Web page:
Monday, April 25, 2005

Anti-proliferation campaigners are suing the presidential commission on weapons of mass destruction intelligence, which they say is bound by federal law to publish transcripts of its meetings.

“The bottom line is we want some visibility into the process, some idea of how they came to the conclusions they did,” said Jules Zacher, special counsel to the Center for Arms Control and Non-Proliferation.

The Commission on the Intelligence Capabilities of the United States Regarding Weapons of Mass Destruction met entirely in closed session during its 14-month existence.



“Due to the sensitive nature of our work, which concerns highly classified matters of national security, these meetings are not open to the public,” says a statement on the panel’s Web site. “We nonetheless intend to keep the public informed of our work, and as we progress we welcome public input and comment.”

“They invited public participation, but it was a sham,” Mr. Zacher said. “We couldn’t even find out where they were meeting.”

He said the center wrote to the commission, asking how to submit evidence or testimony, but never heard anything back.

The lawsuit, filed recently in the D.C. District Court, says the Federal Advisory Committee Act of 1972 requires that “the records, reports transcripts, minutes appendices, working papers, drafts, studies agenda [and] other documents, which were made available to or prepared for or by each advisory committee” be available to the public.

The commission says the act doesn’t apply to it.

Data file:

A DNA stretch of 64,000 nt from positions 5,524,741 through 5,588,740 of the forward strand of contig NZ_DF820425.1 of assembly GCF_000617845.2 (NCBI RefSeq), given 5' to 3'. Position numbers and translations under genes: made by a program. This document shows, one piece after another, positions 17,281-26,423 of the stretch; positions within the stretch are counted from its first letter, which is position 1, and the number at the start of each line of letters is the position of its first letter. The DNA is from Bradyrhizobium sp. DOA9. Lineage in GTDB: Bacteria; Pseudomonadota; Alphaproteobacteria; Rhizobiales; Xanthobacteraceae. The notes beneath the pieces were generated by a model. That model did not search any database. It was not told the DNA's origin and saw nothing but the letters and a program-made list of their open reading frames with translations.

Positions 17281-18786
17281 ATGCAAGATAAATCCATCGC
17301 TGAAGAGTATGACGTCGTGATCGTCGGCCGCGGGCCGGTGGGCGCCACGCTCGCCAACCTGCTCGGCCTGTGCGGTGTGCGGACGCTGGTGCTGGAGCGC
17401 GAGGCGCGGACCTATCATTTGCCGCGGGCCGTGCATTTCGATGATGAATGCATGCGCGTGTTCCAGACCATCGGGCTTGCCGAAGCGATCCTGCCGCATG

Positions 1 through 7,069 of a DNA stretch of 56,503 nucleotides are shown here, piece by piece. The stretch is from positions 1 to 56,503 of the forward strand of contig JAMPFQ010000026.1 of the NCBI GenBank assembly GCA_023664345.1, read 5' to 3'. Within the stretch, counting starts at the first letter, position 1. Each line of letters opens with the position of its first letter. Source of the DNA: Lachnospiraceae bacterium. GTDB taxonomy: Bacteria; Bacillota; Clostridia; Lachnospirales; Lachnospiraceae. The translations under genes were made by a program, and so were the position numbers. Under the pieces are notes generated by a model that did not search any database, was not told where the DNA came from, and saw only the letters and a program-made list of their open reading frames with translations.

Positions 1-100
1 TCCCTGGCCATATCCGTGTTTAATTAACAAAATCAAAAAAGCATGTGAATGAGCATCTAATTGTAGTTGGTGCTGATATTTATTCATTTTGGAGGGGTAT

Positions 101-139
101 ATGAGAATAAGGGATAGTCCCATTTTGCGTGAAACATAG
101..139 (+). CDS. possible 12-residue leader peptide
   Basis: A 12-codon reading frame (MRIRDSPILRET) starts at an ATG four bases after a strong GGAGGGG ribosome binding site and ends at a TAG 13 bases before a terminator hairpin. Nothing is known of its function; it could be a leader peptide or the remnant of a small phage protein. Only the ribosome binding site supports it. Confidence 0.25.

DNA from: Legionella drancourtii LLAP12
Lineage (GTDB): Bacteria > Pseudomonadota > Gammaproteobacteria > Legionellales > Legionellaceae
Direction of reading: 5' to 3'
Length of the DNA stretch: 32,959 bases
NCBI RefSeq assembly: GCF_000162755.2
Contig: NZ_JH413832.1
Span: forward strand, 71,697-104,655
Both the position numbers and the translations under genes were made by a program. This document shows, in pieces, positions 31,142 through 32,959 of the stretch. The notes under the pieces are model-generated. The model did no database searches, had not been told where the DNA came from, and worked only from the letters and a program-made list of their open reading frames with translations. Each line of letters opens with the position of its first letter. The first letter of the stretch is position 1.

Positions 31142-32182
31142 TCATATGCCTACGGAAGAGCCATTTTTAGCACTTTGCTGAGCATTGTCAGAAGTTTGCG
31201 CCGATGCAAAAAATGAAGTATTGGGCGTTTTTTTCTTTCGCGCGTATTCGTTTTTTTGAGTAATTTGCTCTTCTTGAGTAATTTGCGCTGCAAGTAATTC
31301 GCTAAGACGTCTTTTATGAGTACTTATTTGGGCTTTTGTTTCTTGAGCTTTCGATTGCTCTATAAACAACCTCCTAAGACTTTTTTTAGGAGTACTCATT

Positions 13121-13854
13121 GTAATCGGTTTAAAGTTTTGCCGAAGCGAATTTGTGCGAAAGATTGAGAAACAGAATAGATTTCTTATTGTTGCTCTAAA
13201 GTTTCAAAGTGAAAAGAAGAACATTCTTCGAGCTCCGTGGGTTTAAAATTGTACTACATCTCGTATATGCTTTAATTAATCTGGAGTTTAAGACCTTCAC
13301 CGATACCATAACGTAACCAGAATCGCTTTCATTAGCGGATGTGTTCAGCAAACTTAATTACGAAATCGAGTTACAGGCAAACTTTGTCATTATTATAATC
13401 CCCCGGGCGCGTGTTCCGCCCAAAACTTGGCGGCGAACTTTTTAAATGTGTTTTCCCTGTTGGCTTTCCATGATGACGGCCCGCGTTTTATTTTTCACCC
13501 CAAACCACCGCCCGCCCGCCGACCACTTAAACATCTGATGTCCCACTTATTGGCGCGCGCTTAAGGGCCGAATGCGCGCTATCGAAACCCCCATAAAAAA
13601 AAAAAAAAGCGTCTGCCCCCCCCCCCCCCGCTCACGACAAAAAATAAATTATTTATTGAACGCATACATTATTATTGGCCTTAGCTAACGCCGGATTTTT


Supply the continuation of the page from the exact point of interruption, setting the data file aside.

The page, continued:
“Which arguments are made in court is up to the Justice Department,” which will defend the case, said Stewart Baker, the commission’s general counsel.

The act has exemptions for work that will provide advice to the CIA, Mr. Baker said, adding that there also are constitutional issues about whether Congress can regulate so tightly the way the president receives advice.

Mr. Zacher said he accepts that much of the commission work needs to stay secret, “but I find it hard to believe that everything they discussed, every word they spoke, is classified.”

The case is the latest battle between the Bush administration and open-government campaigners, and highlights the contrast between the WMD commission and the highly publicized hearings of the September 11 panel.

Commission officials say they worked hard to get a remarkable plethora of historical detail about this most sensitive area of intelligence into the public domain in their final report.

“I think we did pretty well on that,” said Mr. Baker, adding that conducting their work in public would have been all but impossible. “I don’t think it would have helped the end product or made the public better informed.”

In its final report, published last month, the commission found that U.S. intelligence was “dead wrong” about Iraq’s weapons of mass destruction, and made a set of recommendations for overhauling the nation’s spy agencies.

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